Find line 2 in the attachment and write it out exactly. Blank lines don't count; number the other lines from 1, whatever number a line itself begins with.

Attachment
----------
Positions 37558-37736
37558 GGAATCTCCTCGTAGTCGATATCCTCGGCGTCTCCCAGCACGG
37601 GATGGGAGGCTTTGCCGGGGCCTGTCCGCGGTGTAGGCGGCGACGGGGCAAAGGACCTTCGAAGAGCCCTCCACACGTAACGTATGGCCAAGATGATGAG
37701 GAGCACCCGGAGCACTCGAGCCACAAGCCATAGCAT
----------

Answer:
37558 GGAATCTCCTCGTAGTCGATATCCTCGGCGTCTCCCAGCACGG